Beaverhead Animal Shelter board adopts new budget

By 
Casey S. Elliott
Wednesday, September 16, 2020

Beaverhead Animal Shelter officials predict they will end the 2020 fiscal year roughly $13,000 in the black, a year after new management took over and cleared almost $70,000 in debt.

The shelter board approved the facility’s 2020 budget at its Sept. 1 meeting.

The approval marks one of many changes the new board undertook after their swearing in last July 31. The shelter’s finances had been a mystery to county officials who pressed shelter founder Susie Brown to provide details on the shelter’s financial operations. The documents provided listed line items of expenses and income, which appeared to be more of an ongoing tally rather than an official budget prediction for income and expenses.

The new board spent months digging through receipts and past-due invoices to square just how much money was owed and what was coming in. They, and the new shelter managers, reduced the number of animals being cared for in the shelter to reduce costs and paid off debts – with donor help.

The 2020 budget predicts $177,545.06 of income for the year, with the largest amounts coming through donations ($89,643.14), county tax levy dollars ($32,157.50), and adoptions ($33,809.50). Expenses are estimated to total $164,465.18 for the year, with the biggest costs going to payroll ($75,795.86), payroll taxes ($24,607.66), accounting fees ($19,000), and workers’ compensation insurance ($8,572.72).

The board sought to pass a budget in January, but realized it could not realistically have a good idea of those costs at that point. Once the board hit the July mark – a year after taking over – it felt it had a better idea of approximate costs to operate the facility, and could create an accurate budget, Board Secretary Lauren Johnson said.

The board will begin the budgeting process again in October, with a goal of passing the 2021 budget in December, she added.

The shelter’s August 2020 Profit and Loss statement detailed $12,633.54 in income, of which the majority came through adoptions and donations; and $12,450.89 in expenses. The highest expenses were for payroll and payrollassociated taxes.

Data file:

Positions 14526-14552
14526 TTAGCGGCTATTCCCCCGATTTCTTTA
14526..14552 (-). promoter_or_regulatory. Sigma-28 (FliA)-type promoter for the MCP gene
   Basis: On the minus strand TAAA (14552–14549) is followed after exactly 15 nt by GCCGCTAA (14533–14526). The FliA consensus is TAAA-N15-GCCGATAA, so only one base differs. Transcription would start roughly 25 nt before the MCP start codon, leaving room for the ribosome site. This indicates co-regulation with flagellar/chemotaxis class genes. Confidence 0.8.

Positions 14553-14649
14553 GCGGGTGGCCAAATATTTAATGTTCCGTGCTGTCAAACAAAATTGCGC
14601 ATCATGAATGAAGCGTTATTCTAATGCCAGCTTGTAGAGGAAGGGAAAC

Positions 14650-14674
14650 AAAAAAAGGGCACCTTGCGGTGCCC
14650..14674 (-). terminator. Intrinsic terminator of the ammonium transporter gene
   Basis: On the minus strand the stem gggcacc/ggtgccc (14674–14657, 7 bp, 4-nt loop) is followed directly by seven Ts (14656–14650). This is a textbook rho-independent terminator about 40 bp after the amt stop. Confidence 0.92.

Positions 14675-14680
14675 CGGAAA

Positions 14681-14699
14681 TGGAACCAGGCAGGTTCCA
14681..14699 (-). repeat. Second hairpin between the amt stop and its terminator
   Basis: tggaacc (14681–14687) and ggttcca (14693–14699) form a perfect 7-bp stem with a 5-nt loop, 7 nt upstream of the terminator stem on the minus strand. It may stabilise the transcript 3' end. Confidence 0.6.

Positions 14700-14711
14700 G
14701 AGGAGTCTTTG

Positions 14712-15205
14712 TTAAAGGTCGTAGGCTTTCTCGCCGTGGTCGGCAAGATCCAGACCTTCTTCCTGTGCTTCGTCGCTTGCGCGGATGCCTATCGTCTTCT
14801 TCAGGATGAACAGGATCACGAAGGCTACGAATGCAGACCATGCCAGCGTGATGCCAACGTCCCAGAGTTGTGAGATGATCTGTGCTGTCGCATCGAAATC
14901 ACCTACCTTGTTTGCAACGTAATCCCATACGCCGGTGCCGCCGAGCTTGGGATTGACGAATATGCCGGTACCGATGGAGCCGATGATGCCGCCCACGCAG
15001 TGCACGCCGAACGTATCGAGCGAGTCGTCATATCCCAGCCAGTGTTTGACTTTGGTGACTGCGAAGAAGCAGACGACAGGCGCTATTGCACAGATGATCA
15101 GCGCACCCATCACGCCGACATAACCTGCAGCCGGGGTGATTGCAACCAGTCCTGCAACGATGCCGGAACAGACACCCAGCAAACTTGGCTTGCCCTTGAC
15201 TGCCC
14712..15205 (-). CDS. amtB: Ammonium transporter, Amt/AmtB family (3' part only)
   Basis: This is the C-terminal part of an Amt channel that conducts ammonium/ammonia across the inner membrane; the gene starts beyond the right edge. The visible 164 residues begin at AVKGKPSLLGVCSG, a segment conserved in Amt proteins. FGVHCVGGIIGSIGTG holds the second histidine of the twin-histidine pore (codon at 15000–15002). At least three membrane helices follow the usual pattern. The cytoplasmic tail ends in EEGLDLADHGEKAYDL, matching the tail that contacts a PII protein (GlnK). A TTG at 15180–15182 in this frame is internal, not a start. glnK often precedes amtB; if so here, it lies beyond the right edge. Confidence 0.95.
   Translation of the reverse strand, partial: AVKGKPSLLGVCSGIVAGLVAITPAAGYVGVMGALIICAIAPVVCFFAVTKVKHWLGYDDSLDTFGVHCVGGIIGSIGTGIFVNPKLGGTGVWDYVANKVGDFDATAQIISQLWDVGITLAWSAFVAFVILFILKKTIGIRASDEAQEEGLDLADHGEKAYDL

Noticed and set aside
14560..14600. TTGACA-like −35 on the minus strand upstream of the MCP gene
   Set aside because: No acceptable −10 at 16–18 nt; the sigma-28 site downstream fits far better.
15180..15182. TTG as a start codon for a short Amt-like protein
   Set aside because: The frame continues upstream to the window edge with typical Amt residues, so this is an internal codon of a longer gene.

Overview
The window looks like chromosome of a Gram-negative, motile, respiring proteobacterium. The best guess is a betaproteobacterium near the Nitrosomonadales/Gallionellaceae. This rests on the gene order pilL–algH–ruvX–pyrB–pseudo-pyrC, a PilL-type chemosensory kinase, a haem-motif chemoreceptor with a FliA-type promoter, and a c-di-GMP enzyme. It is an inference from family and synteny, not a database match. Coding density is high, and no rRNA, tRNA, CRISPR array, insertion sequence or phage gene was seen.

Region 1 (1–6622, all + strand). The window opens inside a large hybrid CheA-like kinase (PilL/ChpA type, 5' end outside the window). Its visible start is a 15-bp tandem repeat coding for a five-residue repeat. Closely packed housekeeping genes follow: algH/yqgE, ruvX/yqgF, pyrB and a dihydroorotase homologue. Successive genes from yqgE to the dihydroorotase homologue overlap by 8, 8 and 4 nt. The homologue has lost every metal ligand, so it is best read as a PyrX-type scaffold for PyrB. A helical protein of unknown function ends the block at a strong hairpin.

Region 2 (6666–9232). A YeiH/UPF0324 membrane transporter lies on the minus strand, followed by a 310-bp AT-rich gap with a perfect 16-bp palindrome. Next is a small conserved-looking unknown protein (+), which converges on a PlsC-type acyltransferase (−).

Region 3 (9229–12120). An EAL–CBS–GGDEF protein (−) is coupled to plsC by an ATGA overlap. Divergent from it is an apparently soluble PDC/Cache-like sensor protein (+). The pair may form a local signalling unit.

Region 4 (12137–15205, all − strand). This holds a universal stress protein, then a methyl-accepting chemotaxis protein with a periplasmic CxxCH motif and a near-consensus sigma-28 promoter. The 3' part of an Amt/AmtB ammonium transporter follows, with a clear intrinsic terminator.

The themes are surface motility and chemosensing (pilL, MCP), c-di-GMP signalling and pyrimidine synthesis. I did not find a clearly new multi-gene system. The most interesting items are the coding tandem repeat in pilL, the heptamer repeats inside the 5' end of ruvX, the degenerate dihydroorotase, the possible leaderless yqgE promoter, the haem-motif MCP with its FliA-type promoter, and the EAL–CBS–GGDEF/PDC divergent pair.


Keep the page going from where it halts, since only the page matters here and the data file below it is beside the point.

In other action, the board welcomed new members Joyce Pollastro and Ellen Foster. They replace Paul and Kim Tikalsky who resigned. Pollastro is a teacher with non-profit experience, who moved from Willow Creek. Foster is a Polaris and Sarasota, Florida, resident, who has been employed in both for- and non-profit sectors. The newest members took a tour of the facilities after the meeting.

Johnson said the board will turn its attention to shelter facilities, of which several are in disrepair. Earlier this year the facility suffered an interior roof collapse caused by years of water damage; there was also an electrical fire with an unknown cause.

The board approved the demolition of a storage building that was damaged earlier this year; the building was deemed structurally unsound and was condemned. The board approved accepting a $100 donation from Board President Richard Melle, allowing him to disassemble the building for salvage. The demolition is expected to be complete before the end of November.

Shelter officials reported the facility had 19 dogs, two puppies, 30 cats and several kittens still needing to be weened on site at the September meeting. Officials wrapped up finding homes for animals they took in related to a Great Falls animal hoarding case. The shelter took in horses and other animals as part of the case. Executive Director Nikki Knight said horse feed and other animal care costs have been subsidized by donations, and there are no outstanding bills from that case.

The next board meeting is scheduled for Oct. 6.

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